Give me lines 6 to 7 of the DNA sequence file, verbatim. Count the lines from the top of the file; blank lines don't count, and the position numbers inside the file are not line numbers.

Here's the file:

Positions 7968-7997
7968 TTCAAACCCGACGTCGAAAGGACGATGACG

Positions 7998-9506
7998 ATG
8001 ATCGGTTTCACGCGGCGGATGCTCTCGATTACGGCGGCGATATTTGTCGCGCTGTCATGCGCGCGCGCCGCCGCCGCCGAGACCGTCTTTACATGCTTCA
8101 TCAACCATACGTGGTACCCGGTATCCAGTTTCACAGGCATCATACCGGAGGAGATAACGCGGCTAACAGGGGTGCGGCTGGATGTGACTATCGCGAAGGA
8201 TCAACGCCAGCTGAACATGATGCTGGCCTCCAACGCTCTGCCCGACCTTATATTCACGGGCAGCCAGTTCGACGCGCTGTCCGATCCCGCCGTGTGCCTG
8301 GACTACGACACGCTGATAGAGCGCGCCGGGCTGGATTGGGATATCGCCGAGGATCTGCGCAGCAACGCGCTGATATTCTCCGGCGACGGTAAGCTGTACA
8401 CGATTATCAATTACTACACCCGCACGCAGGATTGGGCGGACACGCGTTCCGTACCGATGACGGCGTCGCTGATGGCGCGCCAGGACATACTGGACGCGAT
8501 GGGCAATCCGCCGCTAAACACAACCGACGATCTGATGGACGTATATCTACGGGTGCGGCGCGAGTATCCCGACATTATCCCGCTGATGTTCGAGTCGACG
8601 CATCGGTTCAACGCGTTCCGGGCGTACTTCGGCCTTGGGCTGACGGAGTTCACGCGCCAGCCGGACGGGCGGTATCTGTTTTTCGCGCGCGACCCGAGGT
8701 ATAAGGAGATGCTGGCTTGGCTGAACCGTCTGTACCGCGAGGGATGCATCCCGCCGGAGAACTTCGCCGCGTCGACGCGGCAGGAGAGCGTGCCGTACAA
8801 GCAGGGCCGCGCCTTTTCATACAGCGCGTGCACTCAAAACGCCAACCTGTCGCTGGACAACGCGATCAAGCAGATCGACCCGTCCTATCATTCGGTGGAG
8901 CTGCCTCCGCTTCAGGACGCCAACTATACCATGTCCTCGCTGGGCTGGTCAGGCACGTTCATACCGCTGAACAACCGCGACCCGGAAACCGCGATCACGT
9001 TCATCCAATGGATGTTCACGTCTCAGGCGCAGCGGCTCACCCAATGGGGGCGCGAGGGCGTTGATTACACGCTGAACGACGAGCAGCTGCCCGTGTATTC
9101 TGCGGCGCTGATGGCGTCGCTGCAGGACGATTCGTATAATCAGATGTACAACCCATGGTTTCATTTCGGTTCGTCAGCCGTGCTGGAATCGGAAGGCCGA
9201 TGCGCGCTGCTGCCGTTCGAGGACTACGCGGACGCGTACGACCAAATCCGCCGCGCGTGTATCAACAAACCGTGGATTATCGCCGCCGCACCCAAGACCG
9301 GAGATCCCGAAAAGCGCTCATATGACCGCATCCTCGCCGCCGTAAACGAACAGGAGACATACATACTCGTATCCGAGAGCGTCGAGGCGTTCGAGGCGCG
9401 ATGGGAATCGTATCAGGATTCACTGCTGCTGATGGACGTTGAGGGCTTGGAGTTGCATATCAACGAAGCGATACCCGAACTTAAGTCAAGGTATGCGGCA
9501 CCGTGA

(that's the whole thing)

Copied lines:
8101 TCAACCATACGTGGTACCCGGTATCCAGTTTCACAGGCATCATACCGGAGGAGATAACGCGGCTAACAGGGGTGCGGCTGGATGTGACTATCGCGAAGGA
8201 TCAACGCCAGCTGAACATGATGCTGGCCTCCAACGCTCTGCCCGACCTTATATTCACGGGCAGCCAGTTCGACGCGCTGTCCGATCCCGCCGTGTGCCTG